I'm writing in the wrong genre. There I was, merrily typing up twisted tales of hot demon sex in order to corrupt the internet and collapse the whole of humanity into a black abyss, and it turns out the real masters of corruption write romance novels for Mills and Boon.
It’s not the first criticism to be aimed at romance novels. Recently another psychologist claimed they can be as addictive as pornography. They do have a smidgeon of a point. I’m sorry to burst your bubble, ladies, but that super-rich, super-handsome Mr Right you’ve been dreaming of will, in real life, probably (but not always!) be a complete dick and chronically unfaithful. Why? Because they can get away with it.
Somehow, I suspect the M & B crowd would be less than thrilled with a book where the spunky heroine finds her Mr Right…only for him to ditch her for a younger model with a bigger rack ten years down the line. The whole point of fantasy is it’s supposed to be escapism, i.e. better than the messy complications present in the real world. Sure, problems can arise when the fantasy forms the basis of a wholly unrealistic set of expectations, but that’s just about true for any situation where fantasy and reality get mixed up.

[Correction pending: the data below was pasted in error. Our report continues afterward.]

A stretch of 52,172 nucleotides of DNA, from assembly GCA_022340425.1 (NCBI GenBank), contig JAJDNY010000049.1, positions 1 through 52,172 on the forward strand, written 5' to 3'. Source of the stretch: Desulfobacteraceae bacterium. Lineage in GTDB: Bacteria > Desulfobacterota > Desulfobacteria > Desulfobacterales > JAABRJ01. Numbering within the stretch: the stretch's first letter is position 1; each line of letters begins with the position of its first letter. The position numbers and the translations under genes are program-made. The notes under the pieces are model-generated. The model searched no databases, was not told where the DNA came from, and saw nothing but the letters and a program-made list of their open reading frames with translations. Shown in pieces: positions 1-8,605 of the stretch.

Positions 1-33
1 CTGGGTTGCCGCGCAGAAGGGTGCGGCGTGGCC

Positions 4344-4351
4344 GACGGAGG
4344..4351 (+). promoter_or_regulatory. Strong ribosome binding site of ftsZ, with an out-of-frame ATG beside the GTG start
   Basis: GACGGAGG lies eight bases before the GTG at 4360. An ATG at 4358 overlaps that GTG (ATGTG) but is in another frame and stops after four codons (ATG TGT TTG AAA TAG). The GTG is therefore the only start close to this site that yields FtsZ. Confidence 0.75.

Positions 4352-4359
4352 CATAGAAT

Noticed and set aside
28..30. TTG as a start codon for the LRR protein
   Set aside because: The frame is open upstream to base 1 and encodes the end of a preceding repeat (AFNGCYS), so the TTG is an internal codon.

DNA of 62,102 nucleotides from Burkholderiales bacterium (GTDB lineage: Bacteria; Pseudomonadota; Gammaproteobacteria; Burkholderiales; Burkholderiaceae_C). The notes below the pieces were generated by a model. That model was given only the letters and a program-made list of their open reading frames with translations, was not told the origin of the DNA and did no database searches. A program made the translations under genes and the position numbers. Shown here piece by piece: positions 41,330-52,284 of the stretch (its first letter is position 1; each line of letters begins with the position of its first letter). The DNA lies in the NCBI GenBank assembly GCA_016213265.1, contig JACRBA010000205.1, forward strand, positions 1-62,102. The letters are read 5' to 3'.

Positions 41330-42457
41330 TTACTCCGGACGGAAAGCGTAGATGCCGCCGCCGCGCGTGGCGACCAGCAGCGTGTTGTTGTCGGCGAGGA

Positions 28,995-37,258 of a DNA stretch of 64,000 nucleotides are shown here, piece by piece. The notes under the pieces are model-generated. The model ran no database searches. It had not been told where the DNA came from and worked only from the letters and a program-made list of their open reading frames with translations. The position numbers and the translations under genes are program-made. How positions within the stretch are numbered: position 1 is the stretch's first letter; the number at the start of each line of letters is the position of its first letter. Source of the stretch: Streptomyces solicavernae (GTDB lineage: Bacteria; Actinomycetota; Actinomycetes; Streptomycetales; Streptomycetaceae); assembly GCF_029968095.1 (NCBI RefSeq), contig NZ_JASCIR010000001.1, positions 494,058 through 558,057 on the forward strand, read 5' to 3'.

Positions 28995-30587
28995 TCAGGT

Unsurprisingly—and understandably—it’s provoked a bit of a backlash from romance fans quick to defend their reading preferences. There are a lot of them in the comments section beneath the Guardian article.
Presumably those same people will be right behind us in the trenches the next time equally stupid things are written about video games or different flavours of pornography…won’t you? ;)